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Savigné-sur-Lathan, Indre-et-Loire, France

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   This is fossiliferous sand made up of fragments of bryozoan colonies, a small snail (Turitella?) and some quartz grains. These sediments
record marine life along a shallow continental shelf that bordered the Atlantic Ocean in western France about 15 million years ago. To scientists, the absence of coral or algae in this sample is indicative of cool marine water and changing tidal conditions.

   Bryozoans are common in the fossil record and are abundant in oceans today. They have calcareous skeletons and range in size from a few millimeters to large branching growths of several meters in height.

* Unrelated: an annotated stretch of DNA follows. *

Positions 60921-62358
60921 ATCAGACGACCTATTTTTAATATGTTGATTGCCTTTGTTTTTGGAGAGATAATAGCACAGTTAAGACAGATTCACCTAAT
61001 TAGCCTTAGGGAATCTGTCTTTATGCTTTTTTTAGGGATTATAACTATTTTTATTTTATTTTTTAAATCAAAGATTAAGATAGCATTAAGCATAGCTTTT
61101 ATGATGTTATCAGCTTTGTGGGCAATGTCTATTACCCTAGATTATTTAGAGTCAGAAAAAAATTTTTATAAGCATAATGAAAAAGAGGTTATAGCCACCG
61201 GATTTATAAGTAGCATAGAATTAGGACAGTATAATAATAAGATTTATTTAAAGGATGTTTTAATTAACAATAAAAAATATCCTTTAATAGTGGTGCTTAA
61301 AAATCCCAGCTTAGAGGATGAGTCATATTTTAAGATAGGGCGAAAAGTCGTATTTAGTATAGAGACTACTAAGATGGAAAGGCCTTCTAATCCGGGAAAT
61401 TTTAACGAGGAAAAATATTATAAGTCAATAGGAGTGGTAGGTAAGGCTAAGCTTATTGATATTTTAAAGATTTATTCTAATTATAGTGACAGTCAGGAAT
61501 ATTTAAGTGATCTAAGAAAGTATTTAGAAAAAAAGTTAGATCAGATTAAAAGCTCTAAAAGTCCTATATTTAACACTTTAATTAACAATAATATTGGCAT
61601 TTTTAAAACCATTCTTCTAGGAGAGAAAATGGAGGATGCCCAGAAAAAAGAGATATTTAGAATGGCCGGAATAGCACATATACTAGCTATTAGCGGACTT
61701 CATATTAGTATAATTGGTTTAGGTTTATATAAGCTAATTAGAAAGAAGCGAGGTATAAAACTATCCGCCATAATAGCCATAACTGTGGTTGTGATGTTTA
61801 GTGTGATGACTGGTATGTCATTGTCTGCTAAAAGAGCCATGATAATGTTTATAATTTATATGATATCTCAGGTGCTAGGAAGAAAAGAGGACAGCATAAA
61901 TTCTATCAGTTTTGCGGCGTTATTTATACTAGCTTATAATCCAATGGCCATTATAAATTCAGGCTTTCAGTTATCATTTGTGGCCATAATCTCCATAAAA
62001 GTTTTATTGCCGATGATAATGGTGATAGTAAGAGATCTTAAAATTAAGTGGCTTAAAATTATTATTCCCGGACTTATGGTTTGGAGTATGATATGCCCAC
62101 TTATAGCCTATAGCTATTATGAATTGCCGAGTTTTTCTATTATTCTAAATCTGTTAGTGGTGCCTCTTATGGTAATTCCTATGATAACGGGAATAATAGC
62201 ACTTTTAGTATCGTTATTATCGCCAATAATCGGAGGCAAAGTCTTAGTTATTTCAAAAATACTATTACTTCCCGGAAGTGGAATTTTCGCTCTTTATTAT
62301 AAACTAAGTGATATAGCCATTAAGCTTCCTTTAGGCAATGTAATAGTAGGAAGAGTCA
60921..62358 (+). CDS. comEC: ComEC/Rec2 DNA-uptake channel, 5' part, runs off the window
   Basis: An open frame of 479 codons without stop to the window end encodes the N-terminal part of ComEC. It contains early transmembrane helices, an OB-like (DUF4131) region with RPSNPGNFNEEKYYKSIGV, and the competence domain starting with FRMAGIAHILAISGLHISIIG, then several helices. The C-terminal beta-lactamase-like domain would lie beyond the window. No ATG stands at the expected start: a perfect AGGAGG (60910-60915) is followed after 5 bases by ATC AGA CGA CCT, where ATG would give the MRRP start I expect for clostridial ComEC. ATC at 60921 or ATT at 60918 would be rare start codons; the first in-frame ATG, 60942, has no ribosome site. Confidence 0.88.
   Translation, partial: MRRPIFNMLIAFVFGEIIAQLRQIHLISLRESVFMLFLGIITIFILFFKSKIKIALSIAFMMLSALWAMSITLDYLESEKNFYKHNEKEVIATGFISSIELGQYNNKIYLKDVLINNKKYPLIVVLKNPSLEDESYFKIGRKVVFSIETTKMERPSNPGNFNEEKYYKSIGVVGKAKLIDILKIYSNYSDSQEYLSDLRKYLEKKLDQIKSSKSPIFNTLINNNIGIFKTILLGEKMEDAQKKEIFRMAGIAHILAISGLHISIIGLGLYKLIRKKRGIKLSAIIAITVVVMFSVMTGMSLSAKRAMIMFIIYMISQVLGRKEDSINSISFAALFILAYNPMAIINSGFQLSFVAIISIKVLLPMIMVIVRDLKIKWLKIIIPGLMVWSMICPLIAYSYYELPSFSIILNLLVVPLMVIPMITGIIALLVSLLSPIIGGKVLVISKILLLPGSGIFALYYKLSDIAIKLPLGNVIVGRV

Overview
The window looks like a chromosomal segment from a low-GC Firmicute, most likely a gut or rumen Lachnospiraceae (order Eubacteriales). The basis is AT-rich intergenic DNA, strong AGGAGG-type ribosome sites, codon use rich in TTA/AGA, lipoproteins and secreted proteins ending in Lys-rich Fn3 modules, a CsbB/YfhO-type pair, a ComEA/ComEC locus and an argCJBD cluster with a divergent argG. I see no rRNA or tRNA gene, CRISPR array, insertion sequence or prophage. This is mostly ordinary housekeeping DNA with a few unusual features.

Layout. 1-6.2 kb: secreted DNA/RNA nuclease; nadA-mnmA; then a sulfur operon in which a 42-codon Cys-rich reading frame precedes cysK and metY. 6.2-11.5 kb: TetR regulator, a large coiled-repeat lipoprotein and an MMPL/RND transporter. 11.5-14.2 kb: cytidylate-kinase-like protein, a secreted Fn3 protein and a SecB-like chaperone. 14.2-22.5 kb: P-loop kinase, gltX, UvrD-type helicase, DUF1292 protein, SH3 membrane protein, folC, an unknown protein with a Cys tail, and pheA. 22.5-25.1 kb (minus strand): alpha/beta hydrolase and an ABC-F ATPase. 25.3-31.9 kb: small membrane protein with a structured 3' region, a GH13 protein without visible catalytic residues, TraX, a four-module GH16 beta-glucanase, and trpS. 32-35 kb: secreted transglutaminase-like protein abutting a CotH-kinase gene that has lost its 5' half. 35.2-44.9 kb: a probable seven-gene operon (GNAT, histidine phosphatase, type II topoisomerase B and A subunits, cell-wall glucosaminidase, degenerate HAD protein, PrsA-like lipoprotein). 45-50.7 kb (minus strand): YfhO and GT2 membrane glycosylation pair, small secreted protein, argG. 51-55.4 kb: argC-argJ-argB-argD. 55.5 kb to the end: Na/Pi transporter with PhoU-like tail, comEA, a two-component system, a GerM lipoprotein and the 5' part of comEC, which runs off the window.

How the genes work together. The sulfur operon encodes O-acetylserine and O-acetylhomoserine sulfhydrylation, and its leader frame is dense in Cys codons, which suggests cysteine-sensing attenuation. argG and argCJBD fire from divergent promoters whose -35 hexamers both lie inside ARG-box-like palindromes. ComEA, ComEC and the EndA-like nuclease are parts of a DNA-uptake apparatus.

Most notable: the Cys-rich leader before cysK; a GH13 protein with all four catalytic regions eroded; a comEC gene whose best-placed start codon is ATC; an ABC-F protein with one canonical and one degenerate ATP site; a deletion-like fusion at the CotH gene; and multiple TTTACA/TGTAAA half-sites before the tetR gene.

Savigné-sur-Lathan is located southwest of Paris in the Loire Valley. Since the 17th century, farmers have quarried and used the calcium
carbonate deposits to enrich their farmlands; only a few deposits remain today.


David Monniaux  CC-BY-SA-3.0 

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